Post-Judgment Discovery and the Hague Evidence Convention
You or your client just won a multi-million dollar award after a long jury trial. Naturally, it is now time to enforce the judgment and collect what is due. But there is a catch. You do not know where the judgment debtor has assets. You heard through the grapevine that the debtor may have significant assets in Israel, but you are not one-hundred percent sure. What are your options? Is it possible to "discover" whether your hunch is correct, without commencing enforcement proceedings in Israel? In other words, can the creditor commence Hague Evidence Proceeding in Israel for purposes of investigating the debtors assets in Israel?
The short answer is "no"- Israeli courts are not likely to execute a post-judgment Hague Evidence Convention Letter of Request. At least two reported Israeli decisions have specifically refused to enforce such requests.
In The Judicial Authority of Ohio v. Mann, Chikur Din 18658-01-16 (Jer. Mag. Ct., March 18, 2016), the trial court ruled that a Letter of Request which seeks post-judgment discovery is, in fact, an "enforcement proceeding." Section 2(b) of Israel's Judicial Assistance Between Countries Law, 5758-1998 specifically excludes such relief. Therefore, the Mann court denied the letter. The Mann court also found that Article 1 of the Hague Convention also excludes post-judgment discover relief as it states that the Convention applies to "judicial proceedings, commenced or contemplated." Post-judgment discovery naturally occurs after a judgment is rendered, not while it is being "commenced or contemplated."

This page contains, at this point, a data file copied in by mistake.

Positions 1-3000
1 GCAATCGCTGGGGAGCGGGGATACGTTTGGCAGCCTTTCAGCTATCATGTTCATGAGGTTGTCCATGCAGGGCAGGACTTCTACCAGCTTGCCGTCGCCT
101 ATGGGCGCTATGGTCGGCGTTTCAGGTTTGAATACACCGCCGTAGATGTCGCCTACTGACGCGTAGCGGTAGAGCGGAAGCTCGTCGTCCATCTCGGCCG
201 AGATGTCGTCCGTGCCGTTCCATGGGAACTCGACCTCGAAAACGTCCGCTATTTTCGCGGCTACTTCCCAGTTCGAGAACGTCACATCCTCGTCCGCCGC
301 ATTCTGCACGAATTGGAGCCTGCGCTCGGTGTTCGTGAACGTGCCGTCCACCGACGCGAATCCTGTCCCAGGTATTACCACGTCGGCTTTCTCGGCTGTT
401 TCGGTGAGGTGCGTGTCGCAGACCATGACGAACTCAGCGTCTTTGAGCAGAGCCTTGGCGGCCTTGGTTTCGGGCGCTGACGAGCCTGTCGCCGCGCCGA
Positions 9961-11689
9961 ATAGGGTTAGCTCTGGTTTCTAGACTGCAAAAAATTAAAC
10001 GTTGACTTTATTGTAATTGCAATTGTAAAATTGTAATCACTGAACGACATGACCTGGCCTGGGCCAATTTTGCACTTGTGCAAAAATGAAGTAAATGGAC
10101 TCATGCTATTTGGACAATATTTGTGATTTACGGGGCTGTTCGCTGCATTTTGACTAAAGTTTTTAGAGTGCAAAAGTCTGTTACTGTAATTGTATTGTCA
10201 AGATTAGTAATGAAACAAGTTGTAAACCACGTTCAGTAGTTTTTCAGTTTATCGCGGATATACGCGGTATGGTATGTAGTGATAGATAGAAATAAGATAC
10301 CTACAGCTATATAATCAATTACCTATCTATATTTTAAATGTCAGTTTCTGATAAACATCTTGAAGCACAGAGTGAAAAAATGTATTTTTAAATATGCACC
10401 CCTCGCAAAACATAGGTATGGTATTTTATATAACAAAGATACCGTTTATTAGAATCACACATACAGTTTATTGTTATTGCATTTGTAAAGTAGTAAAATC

The Tel-Aviv Magistrate Court arrived at the same conclusion back in 2005 in Matav, et. al. v. Warner Bros., Chikur Din 1/05 (Tel-Aviv Mag. Ct., July 28, 2005). In that case, the Israeli court refused to execute a letter or request issued by a California court which sought post-judgment discovery.
U.S courts obviously disagree with their Israeli counterparts and appear to issue letters of request for post-judgment discovery under the Hague Convention. Indeed, the Matav, et. al. v. Warner Bros case cited above, concerned a letter of request issued by a U.S. court that specifically made a finding that the Convention applied to post-judgment discovery. Warner Bros. Int'l Television Distribution v. Golden Channels & Co., 2005 WL 8162980 (C.D. Cal. Mar. 14, 2005).
However, that won't get the judgement creditor very far in Israel. Israeli courts disagree with their U.S. counterparts. This matter has not yet reached Israel's Supreme Court, so the law could always change in the future. However, as of now, the more appropriate mechanism to enforce and otherwise seek post-judgment relief in Israel, including discovery, would be under Israel's Enforcement of Foreign Judgments Law of 1958 (See our past post on this).
For more on the Hague Evidence Convention, see our Guide for the Practitioner.